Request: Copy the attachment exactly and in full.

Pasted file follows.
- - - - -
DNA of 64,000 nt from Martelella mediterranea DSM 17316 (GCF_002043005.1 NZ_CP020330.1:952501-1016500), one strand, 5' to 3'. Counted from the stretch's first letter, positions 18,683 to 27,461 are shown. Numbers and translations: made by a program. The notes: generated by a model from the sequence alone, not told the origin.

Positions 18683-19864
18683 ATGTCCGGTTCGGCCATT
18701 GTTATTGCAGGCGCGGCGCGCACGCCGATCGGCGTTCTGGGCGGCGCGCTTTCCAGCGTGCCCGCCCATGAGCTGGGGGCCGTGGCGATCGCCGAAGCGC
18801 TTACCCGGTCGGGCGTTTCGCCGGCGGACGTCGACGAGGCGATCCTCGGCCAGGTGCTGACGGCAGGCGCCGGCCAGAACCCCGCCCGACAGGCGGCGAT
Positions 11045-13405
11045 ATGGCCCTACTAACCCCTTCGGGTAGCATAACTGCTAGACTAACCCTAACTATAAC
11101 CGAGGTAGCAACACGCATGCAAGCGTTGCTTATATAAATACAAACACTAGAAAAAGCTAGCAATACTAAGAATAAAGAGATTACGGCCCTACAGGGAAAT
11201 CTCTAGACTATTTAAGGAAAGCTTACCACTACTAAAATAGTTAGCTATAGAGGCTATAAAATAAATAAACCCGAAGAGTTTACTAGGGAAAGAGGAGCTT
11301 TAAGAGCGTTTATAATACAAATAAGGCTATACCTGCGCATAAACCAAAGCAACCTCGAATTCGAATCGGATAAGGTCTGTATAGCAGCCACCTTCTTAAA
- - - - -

DNA of 64,000 nt from Martelella mediterranea DSM 17316 (GCF_002043005.1 NZ_CP020330.1:952501-1016500), one strand, 5' to 3'. Counted from the stretch's first letter, positions 18,683 to 27,461 are shown. Numbers and translations: made by a program. The notes: generated by a model from the sequence alone, not told the origin.

Positions 18683-19864
18683 ATGTCCGGTTCGGCCATT
18701 GTTATTGCAGGCGCGGCGCGCACGCCGATCGGCGTTCTGGGCGGCGCGCTTTCCAGCGTGCCCGCCCATGAGCTGGGGGCCGTGGCGATCGCCGAAGCGC
18801 TTACCCGGTCGGGCGTTTCGCCGGCGGACGTCGACGAGGCGATCCTCGGCCAGGTGCTGACGGCAGGCGCCGGCCAGAACCCCGCCCGACAGGCGGCGAT
Positions 11045-13405
11045 ATGGCCCTACTAACCCCTTCGGGTAGCATAACTGCTAGACTAACCCTAACTATAAC
11101 CGAGGTAGCAACACGCATGCAAGCGTTGCTTATATAAATACAAACACTAGAAAAAGCTAGCAATACTAAGAATAAAGAGATTACGGCCCTACAGGGAAAT
11201 CTCTAGACTATTTAAGGAAAGCTTACCACTACTAAAATAGTTAGCTATAGAGGCTATAAAATAAATAAACCCGAAGAGTTTACTAGGGAAAGAGGAGCTT
11301 TAAGAGCGTTTATAATACAAATAAGGCTATACCTGCGCATAAACCAAAGCAACCTCGAATTCGAATCGGATAAGGTCTGTATAGCAGCCACCTTCTTAAA